19. Laue T, Shah BD, Ridgeway TM, Pelletier SL (1992) Analytical ultracentrifugation in biochemistry and polymer science. Royal Society of Chemistry, London, pp 90–125Google Scholar
  20. Lehermayr C, Mahler HC, Mäder K, Fischer S (2011) Assessment of net charge and protein-protein interactions of different monoclonal antibodies. J Pharm Sci 100:2551–2562CrossRefPubMedGoogle Scholar
  21. Liu J, Nguyen MDH, Andya JD, Shire SJ (2005) Reversible self-association increases the viscosity of a concentrated monoclonal antibody in aqueous solution. J Pharm Sci 94:1928–1940CrossRefPubMedGoogle Scholar
  22. McMillan WG Jr, Mayer JE (1945) The statistical thermodynamics of multicomponent systems. J Chem Phys 13:276–305CrossRefGoogle Scholar
  23. Narayanan J, Liu XY (2003) Protein interactions in undersaturated and supersaturated solutions: a study using light and x-ray scattering. Biophys J 84:523–532CrossRefPubMedPubMedCentralGoogle Scholar
  24. Neal BL, Asthagiri D, Lenhoff AM (1998) Molecular origins of osmotic second virial coefficients of proteins. Biophys J 75:2469–2477. Holde et al., 2006CrossRefPubMedPubMedCentralGoogle Scholar
  25. Neergaard MS, Kalonia DS, Parshad H, Nielsen AD, Møller EH, van de Weert M (2013) Viscosity of high concentration protein formulations of monoclonal antibodies of the IgG1 and IgG4 subclass-prediction of viscosity through protein-protein interaction measurements. Eur J Pharm Biopharm 49:400–410Google Scholar
  26. Reichert JM, Rosensweig CJ, Faden LB, Dewitz MC (2005) Monoclonal antibody successes in the clinic. Nat Biotechnol 23:1073–1078CrossRefPubMedGoogle Scholar
  27. Sahin E, Grillo AO, Perkins MD, Roberts CJ (2010) Comparative effects of pH and ionic strength on protein-protein interactions, unfolding, and aggregation for IgG1 antibodies. J Pharm Sci 99:4830–4848CrossRefPubMedGoogle Scholar
  28. Saito S, Hasegawa J, Kobayashi N, Kishi N, Uchiyama S, Fukui K (2012) Behavior of monoclonal antibodies: relation between the second virial coefficient (B 2) at low concentrations and aggregation propensity and viscosity at high concentrations. Pharm Res 29:397–410CrossRefPubMedGoogle Scholar
  29. Saito S, Hasegawa J, Kobayashi N, Tomitsuka T, Uchiyama S, Fukui K (2013) Effects of ionic strength and sugars on the aggregation propensity of monoclonal antibodies: influence of colloidal and conformational stabilities. Pharm Res 30:1263–1280CrossRefPubMedGoogle Scholar
  30. Salinas BA, Sathish HA, Bishop SM, Harn N, Carpenter JF, Randolph TW (2010) Understanding and modulating opalescence and viscosity in a monoclonal antibody formulation. J Pham Sci 99:82–93CrossRefGoogle Scholar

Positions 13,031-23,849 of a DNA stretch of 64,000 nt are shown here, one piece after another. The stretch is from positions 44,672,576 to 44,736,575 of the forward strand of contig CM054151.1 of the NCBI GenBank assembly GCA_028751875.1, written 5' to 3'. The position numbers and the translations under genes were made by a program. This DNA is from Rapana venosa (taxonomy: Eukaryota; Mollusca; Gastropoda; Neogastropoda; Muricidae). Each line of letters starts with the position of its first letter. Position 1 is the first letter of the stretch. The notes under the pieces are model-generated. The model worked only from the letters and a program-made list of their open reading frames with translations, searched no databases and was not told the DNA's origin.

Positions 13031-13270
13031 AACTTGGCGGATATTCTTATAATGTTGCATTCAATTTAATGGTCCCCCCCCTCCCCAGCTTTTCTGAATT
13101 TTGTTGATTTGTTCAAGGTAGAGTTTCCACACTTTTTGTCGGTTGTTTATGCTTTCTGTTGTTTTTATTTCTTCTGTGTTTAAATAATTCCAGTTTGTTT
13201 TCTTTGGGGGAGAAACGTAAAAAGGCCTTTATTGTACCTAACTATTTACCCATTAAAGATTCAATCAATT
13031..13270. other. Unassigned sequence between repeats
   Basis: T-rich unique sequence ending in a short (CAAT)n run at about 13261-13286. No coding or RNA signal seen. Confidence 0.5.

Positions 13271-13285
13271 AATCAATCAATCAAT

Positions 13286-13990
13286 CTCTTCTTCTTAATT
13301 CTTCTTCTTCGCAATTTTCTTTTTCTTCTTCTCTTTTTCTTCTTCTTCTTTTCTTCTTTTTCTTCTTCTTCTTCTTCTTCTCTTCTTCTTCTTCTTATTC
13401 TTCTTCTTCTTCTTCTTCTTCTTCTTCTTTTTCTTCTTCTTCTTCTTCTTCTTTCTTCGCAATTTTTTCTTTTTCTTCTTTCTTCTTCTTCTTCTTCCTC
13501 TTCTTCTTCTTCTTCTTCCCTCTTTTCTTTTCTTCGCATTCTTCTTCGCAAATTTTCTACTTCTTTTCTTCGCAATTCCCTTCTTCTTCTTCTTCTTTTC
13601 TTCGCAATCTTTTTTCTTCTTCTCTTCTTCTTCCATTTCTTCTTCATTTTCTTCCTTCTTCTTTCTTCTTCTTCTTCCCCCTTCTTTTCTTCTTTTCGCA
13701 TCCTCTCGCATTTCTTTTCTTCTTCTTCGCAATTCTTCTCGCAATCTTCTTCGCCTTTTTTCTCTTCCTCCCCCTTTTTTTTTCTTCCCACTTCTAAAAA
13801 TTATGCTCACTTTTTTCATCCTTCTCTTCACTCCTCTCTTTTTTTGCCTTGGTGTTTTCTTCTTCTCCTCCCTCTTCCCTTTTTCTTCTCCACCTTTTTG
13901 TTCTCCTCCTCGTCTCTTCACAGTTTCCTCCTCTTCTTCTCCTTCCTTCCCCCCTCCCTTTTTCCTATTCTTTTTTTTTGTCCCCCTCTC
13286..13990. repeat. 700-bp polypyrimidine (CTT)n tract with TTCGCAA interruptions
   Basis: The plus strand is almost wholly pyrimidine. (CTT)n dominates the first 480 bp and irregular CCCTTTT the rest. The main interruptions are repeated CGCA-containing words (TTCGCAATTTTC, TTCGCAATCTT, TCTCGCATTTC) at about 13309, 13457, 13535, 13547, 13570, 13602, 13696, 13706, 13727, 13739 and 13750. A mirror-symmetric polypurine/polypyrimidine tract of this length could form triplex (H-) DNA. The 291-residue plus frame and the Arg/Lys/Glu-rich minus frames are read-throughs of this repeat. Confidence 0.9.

31. Saluja A, Badkar AV, Zeng DL, Kalonia DS (2007) Ultrasonic rheology of a monoclonal antibody (IgG2) solution: implications for physical stability of proteins in high concentration formulations. J Pharm Sci 96:3181–3195CrossRefPubMedGoogle Scholar
  32. Saluja A, Fesinmeyer M, Hogan S, Brems DN, Gokarn YR (2010) Diffusion and sedimentation interaction parameters for measuring the second virial coefficient and their utility as predictors of protein aggregation. Biophys J 99:2657–2665CrossRefPubMedPubMedCentralGoogle Scholar
  33. Schmit JD, He F, Mishra S, Ketchem RR, Woods CE, Kerwin BA (2014) Entanglement model of antibody viscosity. J Phys Chem B 118:5044–5049CrossRefPubMedGoogle Scholar
  34. Shire SJ, Shahrokh Z, Liu J (2004) Challenges in the development of high protein concentration formulations. J Pharm Sci 93:1390–1402CrossRefPubMedGoogle Scholar
  35. Singh SN, Yadav S, Shire SJ, Kalonia DS (2014) Dipole-dipole interaction in antibody solutions: correlation with viscosity behavior at high concentration. Pharm Res 31:2549–2558CrossRefPubMedGoogle Scholar
  36. Sule SV, Cheung JK, Antochshuk V, Bhalla AS, Narasimhan C, Blaisdell S, Shameem M, Tessier PM (2012) Solution pH that minimizes self-association of three monoclonal antibodies is strongly dependent on ionic strength. Mol Pharm 9:744–751CrossRefPubMedGoogle Scholar
  37. Tessier PM, Lenhoff AM, Sandler SI (2002) Rapid measurement of protein osmotic second virial coefficients by self-interaction chromatography. Biophys J 82:1620–1631CrossRefPubMedPubMedCentralGoogle Scholar
  38. Treuheit MJ, Kosky AA, Brems DN (2002) Inverse relationship of protein concentration and aggregation. Pharm Res 19:511–516CrossRefPubMedGoogle Scholar
  39. van Holde, KE, Johnson C, Ho PS (2006) Physical biochemistry, Pearson Education Inc., New YorkGoogle Scholar
  40. Verwey EJW, Overbeck JTK (1948) Theory of stability of lyophobic colloids. Elsevier, AmsterdamGoogle Scholar
  41. Winzor DJ, Deszczynski M, Harding SE, Wills PR (2007) Nonequivalence of second virial coefficients from sedimentation equilibrium and static light scattering studies of protein solutions. Biophys Chem 128:46–55CrossRefPubMedGoogle Scholar
  42. Williams (1972) Ultracentrifugation of macromelecules: modern topics, Academic Press, New YorkGoogle Scholar
  43. Yadav S, Shire SJ, Kalonia DS (2010) Factors affecting the viscosity in high concentration solutions of different monoclonal antibodies. J Pharm Sci 99:4812–4829CrossRefPubMedGoogle Scholar
  44. Yadav S, Laue TM, Kalonia DS, Singh SN, Shire SJ (2012) The influence of charge distribution on self-association and viscosity behavior of monoclonal antibody solutions. Mol Pharm 9:791–802CrossRefPubMedGoogle Scholar
  45. Yamakawa H (1962) Concentration dependence of the frictional coefficient of polymers in solution. J Chem Phys 36:2995–3001CrossRefGoogle Scholar
  46. Zhang J, Liu XY (2003) Effect of protein-protein interactions on protein aggregation kinetics. J Chem Phys 119:10972–10976CrossRefGoogle Scholar

Copyright information

© Springer Japan 2016

Authors and Affiliations

  1. 1.Biologics Technology Research LaboratoriesDaiichi Sankyo Co., Ltd.Hiratsuka-shiJapan
  2. 2.Department of Biotechnology, Graduate School of EngineeringOsaka UniversitySuitaJapan

Personalised recommendations